Morality and identity in Mexican immigrant parents' visions of the future
The tendency for immigrants to evaluate their circumstances in the host country in terms of the life they knew in their native country has been described as a 'dual frame of reference'. Although the immigrant family may be living in crowded conditions and the parents working long hours for a minimum wage, family members can none the less compare their circumstances to those they left in their home country and feel that they are better off in their new land. However, for first-generation Mexican immigrant parents in the United States, for whom the traditional child-rearing values of respect, obedience and family unity form a significant ethnic marker, the dual frame of reference takes on an additional perspective. Although the home country is viewed as a land of economic hardship, it remains a treasured source of core moral values that continue to give coherence to everyday life. This study examines ways in which the twofold nature of the immigrants' frame of reference, in which the host country exemplifies both material good and moral decay, contributes to their differential adoption of US customs and values as well as heightened insecurity regarding their children's futures. The adaptive struggle confronting Mexican immigrants in the United States is played out in moral terms: how does one raise children who surpass their parents economically but do not fall prey to the moral dangers of contemporary American society?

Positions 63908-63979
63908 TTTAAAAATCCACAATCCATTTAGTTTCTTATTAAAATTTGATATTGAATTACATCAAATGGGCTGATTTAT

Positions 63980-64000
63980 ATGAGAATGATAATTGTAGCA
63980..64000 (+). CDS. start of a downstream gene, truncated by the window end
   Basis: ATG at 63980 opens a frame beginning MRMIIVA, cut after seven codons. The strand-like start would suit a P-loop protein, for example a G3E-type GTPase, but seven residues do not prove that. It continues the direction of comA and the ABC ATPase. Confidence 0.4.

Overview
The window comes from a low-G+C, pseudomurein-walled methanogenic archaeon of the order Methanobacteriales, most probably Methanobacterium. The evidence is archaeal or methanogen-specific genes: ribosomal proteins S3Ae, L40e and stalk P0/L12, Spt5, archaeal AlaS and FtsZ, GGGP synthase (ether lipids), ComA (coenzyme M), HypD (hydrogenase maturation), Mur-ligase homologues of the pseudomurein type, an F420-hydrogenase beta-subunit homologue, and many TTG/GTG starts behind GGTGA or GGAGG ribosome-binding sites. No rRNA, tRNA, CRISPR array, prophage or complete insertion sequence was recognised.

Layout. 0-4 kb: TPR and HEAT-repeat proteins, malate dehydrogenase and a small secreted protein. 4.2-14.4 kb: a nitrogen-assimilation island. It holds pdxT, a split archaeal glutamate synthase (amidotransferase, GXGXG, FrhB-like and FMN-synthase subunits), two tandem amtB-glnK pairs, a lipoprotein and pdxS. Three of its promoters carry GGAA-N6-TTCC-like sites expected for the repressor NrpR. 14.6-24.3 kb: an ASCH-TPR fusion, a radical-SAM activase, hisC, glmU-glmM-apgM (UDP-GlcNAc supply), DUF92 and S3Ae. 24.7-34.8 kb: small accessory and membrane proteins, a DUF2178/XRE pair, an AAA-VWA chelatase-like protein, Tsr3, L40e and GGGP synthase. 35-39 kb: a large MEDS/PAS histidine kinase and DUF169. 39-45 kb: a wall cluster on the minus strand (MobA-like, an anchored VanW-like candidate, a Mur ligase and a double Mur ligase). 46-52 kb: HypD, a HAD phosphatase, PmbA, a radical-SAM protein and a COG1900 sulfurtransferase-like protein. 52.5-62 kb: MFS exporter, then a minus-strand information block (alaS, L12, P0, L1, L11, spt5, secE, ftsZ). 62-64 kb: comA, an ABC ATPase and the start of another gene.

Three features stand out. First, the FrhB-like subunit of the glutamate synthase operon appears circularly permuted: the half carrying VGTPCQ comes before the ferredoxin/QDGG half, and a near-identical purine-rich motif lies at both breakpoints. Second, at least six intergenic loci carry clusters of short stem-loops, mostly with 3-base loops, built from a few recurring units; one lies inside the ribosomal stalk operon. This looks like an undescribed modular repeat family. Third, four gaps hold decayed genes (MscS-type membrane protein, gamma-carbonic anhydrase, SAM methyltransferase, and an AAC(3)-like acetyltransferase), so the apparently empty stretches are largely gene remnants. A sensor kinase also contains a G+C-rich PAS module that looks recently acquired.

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Document Type: Research Article
Publication date: 01 July 2001